5 common language questions—answered

Punctuating a series of bulleted items, confusing homonyms and the tenses of lie and lay can vex writers in any field. Here is a handful of frequent fumbles, and how to get them right.

You’re writing a paper, but suddenly you stop because you’re not sure about a grammar rule. What do you do?

Many turn to grammar handbooks. Others use question-and-answer sites such as Grammarly Answers. Some questions are unique; others have been asked hundreds of times.

Wouldn’t it be nice to have the answers to some frequently asked grammar and language questions in one handy guide? Here’s a handful to get you started:

What’s the difference between fewer and less?

Can you count the items? Use fewer. Otherwise, use less!

Correct: Fewer than 20 of the 314 applicants received an invitation to interview for the position.

Correct: I have less time to read this year than I would like.

Is it me or I?

Remove the other noun and say the sentence aloud. If it sounds wrong, switch the pronoun.

Correct: Did you invite Billy and me?

Did you invite Billy? Did you invite me? They both sound correct, so me is correct.

Correct: Should Billy and I go to the store?

Should Billy go to the store? Should I go to the store? Again, they both sound correct, so I is correct.

Incorrect: Me and Sally sent gifts.

Me sent gifts. Sally sent gifts. Me sent a gift doesn’t sound right, so substitute I: Sally and I sent gifts.

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How do you punctuate items in a vertical list?

Answers vary on this issue so check your current style manual. In general, full sentences should include normal end punctuation. If single words or short phrases make up your list, be consistent about punctuation. Either consistently include punctuation at the end of each item or don’t use it for any of them.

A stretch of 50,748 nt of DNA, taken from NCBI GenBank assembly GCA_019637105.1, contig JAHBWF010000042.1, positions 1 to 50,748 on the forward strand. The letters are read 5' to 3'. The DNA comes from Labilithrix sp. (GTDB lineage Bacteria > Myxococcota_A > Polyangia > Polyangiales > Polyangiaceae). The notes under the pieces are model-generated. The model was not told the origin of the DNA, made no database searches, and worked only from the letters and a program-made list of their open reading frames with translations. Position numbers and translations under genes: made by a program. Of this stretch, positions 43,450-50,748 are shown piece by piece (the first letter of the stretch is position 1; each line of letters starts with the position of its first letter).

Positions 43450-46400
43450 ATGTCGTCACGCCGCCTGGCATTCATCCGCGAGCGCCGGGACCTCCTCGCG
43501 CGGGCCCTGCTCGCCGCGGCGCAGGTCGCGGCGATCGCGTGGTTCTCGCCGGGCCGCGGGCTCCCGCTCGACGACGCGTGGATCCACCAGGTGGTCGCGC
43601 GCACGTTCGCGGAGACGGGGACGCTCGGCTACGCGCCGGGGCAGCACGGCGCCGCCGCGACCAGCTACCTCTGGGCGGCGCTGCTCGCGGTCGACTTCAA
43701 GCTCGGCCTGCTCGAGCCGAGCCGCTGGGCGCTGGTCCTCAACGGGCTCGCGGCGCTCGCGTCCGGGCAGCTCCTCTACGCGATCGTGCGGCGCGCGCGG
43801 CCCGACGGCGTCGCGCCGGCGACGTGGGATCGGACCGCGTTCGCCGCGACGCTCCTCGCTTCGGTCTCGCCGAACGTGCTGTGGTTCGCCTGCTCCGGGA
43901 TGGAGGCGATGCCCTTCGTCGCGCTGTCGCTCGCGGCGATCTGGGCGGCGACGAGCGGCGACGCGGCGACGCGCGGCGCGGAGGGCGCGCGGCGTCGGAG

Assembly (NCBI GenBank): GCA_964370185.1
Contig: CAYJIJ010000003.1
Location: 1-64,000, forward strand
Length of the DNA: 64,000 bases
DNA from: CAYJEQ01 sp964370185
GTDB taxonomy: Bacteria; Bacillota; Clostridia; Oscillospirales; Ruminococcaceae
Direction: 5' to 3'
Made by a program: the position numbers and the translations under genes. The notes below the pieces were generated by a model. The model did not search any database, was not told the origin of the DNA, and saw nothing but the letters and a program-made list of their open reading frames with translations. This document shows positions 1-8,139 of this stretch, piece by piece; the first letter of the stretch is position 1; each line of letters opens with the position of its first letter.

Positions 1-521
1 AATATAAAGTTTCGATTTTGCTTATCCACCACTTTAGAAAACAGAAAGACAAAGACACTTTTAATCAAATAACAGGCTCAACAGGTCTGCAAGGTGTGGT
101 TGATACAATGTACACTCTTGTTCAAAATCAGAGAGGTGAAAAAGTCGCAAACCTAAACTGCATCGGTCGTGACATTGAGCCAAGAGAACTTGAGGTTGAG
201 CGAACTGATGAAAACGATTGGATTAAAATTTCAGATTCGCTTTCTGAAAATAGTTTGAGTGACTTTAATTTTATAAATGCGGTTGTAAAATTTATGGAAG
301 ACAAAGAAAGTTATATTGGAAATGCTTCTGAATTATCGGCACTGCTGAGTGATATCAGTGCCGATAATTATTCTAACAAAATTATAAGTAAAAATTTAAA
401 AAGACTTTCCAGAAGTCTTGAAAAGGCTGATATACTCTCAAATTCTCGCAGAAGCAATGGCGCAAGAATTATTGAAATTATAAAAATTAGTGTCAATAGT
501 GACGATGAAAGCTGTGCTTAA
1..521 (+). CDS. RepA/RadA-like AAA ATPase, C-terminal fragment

What is the past tense of lie?

When lie is used to talk about the position of a something, the past tense is lay.

Correct: After the basketball game, the team banner lay on the gymnasium floor.

If that sounds wrong to you, it is because this verb is often confused with lay which means to put something down. The past tense of lay is laid.

Correct: He laid the team banner on the gymnasium floor after the game.

If lie means to tell a fib, the past tense is lied.

Correct: He lied about where he had spent the night.

How does affect differ from effect?

Affect is a verb that means “to influence.” Though effect can be a verb in some formal contexts, it is usually used as a noun. As a noun, it means “a result.”

Correct: The barking of the neighbor’s dog affects my ability to concentrate.

Correct: The barking of the neighbor’s dog has a curious effect on my ability to concentrate.

Though these questions are among the most common, you might have doubts about how to use certain other words and punctuation.

What can you do about those unanswered questions? Why not expand this guide with research of your own? Write down your questions, and look up the answers. Make note of your findings in a notebook. Then you will have your own handbook to consult.

A version of this article first appeared on Grammarly.

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